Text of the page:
"I didn't know I could improvise."
One of my flute students said this today as she walked into her lesson. Yesterday was Woodwind Day at KU, and we were lucky enough to have Project Trio as our guest artists. Peter, Eric, and Greg gave an amazing, interactive class on the importance of rhythmic stability, improvisation, and how the two work together to create music.
The day also included reading sessions and performances for each of the different instruments, a class on woodwind doubling, a session on practice techniques by oboist Nobuo Kitigawa, vendors, and a faculty recital. The day culminated with a performance by Project Trio in KU's Ursa Minor Cafe. It was really wonderful throughout. The kids all had a lot of fun (proof in the trendy, but necessary, video below).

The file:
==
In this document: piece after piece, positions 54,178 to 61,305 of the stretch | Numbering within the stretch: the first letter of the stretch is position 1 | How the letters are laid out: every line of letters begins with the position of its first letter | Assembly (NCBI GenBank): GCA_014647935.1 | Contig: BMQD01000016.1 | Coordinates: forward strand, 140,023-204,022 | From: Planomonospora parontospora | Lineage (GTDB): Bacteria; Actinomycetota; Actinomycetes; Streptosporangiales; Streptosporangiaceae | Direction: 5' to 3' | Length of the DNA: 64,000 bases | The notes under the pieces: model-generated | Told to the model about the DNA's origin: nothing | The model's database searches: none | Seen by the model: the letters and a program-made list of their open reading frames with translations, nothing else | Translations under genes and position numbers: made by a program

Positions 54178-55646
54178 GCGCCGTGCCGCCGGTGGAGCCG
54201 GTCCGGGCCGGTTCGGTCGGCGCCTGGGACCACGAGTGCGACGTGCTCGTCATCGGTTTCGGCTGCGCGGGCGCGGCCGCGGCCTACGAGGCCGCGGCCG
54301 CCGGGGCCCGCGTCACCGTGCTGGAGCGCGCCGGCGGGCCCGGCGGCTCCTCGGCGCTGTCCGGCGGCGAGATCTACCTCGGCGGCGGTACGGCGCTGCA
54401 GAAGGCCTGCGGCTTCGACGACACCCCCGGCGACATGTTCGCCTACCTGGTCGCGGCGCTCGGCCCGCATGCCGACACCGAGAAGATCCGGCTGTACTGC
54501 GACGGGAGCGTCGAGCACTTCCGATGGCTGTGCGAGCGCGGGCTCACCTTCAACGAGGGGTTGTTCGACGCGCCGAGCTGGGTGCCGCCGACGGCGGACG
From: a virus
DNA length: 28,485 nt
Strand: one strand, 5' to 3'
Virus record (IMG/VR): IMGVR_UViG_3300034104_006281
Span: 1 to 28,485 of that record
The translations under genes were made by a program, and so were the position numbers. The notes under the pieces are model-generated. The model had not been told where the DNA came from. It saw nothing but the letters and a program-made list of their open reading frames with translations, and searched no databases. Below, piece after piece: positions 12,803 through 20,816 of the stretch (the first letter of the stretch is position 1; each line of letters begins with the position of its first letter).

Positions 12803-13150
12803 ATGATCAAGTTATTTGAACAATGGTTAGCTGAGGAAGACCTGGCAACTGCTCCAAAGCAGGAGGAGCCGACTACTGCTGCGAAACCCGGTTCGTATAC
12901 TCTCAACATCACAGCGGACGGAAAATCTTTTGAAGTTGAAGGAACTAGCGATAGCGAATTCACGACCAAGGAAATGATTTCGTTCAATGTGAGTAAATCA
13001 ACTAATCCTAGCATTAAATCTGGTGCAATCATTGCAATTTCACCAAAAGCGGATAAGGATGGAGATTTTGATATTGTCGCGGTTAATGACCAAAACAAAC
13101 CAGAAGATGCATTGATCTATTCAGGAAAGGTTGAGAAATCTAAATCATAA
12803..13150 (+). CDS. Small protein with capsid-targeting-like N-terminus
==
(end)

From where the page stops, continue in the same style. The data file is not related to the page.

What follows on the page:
The most successful part for me was the joy in learning that I saw just oozing from the students. Whether trying to subdivide a metronome pulse, improvising in front of a group for the first time in their lives, or sounding out a melody, they were all thrilled to be simply... learning. They let themselves go, they allowed themselves to make mistakes, and they experimented with music. Project Trio does a remarkable job of pulling groups of students together and creating an ambiance that is conducive to both finding a comfort zone and then pushing past it; I definitely aspire to the same success in my teaching. We have a great bunch of music students here at KU; it's just a matter of finding the entry point that works for each student.
Side-note: During the well-attended evening concert (KU's President even came), I couldn't help but marvel over the the day. Although they were 3 years older, I was slightly-better-than-peripheral friends with Greg, Eric, and Peter back in college, and it makes me smile to think about how we've all evolved into functional adults.